The reasons for corporate, liturgical prayer are manifold, but one good reason is to ensure sound doctrine.  In the Old Testament, when Jeroboam wanted to make sure that the people of the Northern Kingdom of Israel who broke away from their brethren in the Southern Kingdom of Judah would forsake the habit of worshipping at the Temple in Jerusalem, what did he do?  He set up rival places of worship with a new set of priests and a ritual that looked oh so like the original, but for a few minor changes here and there.  Other than the glaringly obvious deviation in the construction of the golden calves, most of these differences were small, but very, very effective.  Within a few generations the whole nation was so corrupt that the people were serving all sorts of gods along with what they thought was the god of Israel.  Does this sound familiar?  Well, it should!  Any change in the Prayer Book ultimately results in a change in the way in which we approach God.

Let me hasten to add here that this does not mean that the Prayer Book can never be revised or revisited.  No, our own Prayer Book is a revision of the 1662.  However, the fact that the Prayer Book has been adapted over time to suit different audiences and to better reflect changes in the use of certain words or expressions, shows that revision is not only permissible, but advisable, because if the meaning of a word or an idiom has changed (such as the word ‘prevent’ which originally meant ‘to go before’) it can and will cause confusion and misunderstanding.  Be that as it may, due to the fact that the Book of Common Prayer is largely made up of either direct quotation or, at least, allusions to the unchanging written Word of God, changes in meaning or doctrine or purpose ought not to be permitted as to change this would change the faith of those who use the liturgy in worship.  So, I am all for Prayer Book revision if such a revision is limited to updating language and idiom…but nothing else.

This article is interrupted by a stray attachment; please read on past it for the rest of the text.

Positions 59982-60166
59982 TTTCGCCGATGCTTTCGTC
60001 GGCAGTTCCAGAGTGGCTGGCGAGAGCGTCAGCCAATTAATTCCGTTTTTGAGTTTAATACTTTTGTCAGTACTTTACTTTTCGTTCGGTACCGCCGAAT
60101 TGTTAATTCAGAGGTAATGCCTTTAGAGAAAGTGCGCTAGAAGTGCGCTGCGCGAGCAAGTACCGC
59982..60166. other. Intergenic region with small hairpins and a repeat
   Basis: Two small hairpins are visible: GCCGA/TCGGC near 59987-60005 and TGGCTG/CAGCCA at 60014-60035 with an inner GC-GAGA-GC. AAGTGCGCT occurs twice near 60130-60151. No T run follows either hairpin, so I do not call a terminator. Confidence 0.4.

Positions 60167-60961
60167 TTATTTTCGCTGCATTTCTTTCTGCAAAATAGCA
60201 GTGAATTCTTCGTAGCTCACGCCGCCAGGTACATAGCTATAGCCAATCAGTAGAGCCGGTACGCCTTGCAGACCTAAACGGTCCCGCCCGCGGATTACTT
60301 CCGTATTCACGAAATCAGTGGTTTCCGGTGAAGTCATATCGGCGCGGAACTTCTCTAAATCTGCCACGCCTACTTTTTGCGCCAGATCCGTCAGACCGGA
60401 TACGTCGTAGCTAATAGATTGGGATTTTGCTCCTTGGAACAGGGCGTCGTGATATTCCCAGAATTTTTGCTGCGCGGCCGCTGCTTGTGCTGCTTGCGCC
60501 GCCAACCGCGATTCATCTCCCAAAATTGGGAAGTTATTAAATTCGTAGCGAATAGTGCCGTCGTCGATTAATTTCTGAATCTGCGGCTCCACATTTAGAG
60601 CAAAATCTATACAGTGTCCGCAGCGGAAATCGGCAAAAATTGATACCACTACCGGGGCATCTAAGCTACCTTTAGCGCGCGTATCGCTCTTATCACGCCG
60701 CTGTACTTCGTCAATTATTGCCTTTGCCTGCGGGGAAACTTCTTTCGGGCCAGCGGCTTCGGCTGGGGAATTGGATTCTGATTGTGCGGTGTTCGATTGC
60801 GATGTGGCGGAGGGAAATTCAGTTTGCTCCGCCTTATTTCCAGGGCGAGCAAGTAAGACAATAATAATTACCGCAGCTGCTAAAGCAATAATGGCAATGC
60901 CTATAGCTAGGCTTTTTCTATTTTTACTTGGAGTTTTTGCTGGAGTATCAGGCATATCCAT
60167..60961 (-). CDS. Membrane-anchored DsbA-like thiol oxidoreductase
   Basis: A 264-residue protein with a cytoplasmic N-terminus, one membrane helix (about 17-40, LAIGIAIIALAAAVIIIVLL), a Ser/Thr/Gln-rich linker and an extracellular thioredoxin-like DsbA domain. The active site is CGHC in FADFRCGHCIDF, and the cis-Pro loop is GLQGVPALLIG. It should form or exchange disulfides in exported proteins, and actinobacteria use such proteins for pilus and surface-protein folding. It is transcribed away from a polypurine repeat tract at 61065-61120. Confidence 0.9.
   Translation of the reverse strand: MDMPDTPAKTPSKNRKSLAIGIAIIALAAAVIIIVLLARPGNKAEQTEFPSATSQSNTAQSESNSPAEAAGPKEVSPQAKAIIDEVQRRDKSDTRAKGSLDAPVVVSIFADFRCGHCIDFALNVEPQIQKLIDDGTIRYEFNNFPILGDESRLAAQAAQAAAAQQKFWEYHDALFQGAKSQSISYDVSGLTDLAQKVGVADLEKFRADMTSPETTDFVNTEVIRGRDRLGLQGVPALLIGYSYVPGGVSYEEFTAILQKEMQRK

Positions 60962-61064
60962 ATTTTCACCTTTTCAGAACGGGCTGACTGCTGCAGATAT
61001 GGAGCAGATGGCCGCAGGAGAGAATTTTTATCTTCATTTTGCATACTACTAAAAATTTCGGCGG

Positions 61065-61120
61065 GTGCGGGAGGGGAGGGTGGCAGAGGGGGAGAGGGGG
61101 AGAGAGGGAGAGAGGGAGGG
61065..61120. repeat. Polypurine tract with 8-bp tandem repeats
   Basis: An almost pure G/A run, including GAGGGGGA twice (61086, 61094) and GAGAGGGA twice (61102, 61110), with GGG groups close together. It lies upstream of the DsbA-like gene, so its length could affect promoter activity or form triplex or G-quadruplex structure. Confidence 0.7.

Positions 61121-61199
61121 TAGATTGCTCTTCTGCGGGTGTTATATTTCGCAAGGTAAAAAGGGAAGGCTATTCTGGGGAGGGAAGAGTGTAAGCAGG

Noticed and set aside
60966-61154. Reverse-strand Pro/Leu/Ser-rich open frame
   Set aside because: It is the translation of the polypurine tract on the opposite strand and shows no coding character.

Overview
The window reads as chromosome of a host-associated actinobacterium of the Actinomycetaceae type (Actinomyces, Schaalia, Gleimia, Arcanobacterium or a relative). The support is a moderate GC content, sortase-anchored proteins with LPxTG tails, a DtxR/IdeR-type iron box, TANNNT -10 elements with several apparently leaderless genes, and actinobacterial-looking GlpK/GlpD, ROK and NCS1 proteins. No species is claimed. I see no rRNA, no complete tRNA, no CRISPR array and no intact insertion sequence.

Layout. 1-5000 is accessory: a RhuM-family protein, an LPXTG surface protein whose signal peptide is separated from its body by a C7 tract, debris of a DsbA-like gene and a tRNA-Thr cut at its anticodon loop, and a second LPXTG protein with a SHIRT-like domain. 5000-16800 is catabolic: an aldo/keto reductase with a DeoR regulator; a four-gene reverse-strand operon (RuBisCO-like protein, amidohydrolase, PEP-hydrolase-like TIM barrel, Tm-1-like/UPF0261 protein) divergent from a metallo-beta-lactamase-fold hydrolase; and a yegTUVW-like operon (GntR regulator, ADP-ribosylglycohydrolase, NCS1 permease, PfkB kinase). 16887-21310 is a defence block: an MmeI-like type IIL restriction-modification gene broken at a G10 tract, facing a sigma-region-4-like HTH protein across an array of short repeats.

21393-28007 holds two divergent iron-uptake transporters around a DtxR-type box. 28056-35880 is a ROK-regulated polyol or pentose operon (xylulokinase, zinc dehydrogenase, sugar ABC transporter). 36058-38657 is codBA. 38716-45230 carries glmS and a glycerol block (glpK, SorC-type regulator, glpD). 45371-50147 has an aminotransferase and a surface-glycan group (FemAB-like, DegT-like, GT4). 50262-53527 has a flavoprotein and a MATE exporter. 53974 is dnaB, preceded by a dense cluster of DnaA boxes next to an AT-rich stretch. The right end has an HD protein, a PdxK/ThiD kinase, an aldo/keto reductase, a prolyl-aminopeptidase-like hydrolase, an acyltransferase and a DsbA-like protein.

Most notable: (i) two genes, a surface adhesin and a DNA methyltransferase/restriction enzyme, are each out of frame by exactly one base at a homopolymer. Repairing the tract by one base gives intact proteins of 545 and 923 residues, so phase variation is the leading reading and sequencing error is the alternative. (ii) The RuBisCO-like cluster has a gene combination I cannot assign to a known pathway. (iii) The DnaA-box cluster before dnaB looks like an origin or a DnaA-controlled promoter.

Now, we here at St. George’s have committed ourselves to a form of corporate worship that is both ancient and modern in that the Word it uses so extensively in the services is a Word that is new for each successive generation.  It ought not to become a hindrance to our freedom in worship any less than the reading of God’s Word should become a chore or a bore in our repeated reading of it.  But, just as we read God’s Word through the power of the poured out and indwelling Holy Spirit, so too we should engage ourselves to pray the liturgy with His help and illuminating Presence.  Nothing said or done by the Church ought ever to become rote or empty repetition.  What we say in the services here are words taken from Scripture and therefore we ought never to say them lightly or flippantly, but always reverently as it is, for the most part, the inspired Word of the Spirit we form on our tongues and utter with our lips.

So, dearest beloved brethren, as we come to participate in the Word made Flesh, let us remember our commitment to our historical, traditional and biblical liturgy as our particular form of worship, remembering that as we repeat these ancient words, we are not only praying together in one accord here, but we are also praying with one accord with the Church throughout the Ages which used these same structures in their worship of our common Lord.  And as we partake of the Word Who unites us all into one holy spiritual union, let us covenant to never break that bond by ensuring that we remain true to the Word once given to and received by the Church, and the words so carefully and prayerfully put together in a form through which we might utter in our worship, not our own shaky opinions, but rather, as it were, the very oracles of God.

©  Johann W. Vanderbijl III    2010

This is as good a statement of the Judaic roots of our liturgical worship as I’ve read, and an eloquent reminder that in the historic Prayer Book we pray in accord not just with one another, but with the historic Church throughout the ages.  Such should not be altered or changed lightly!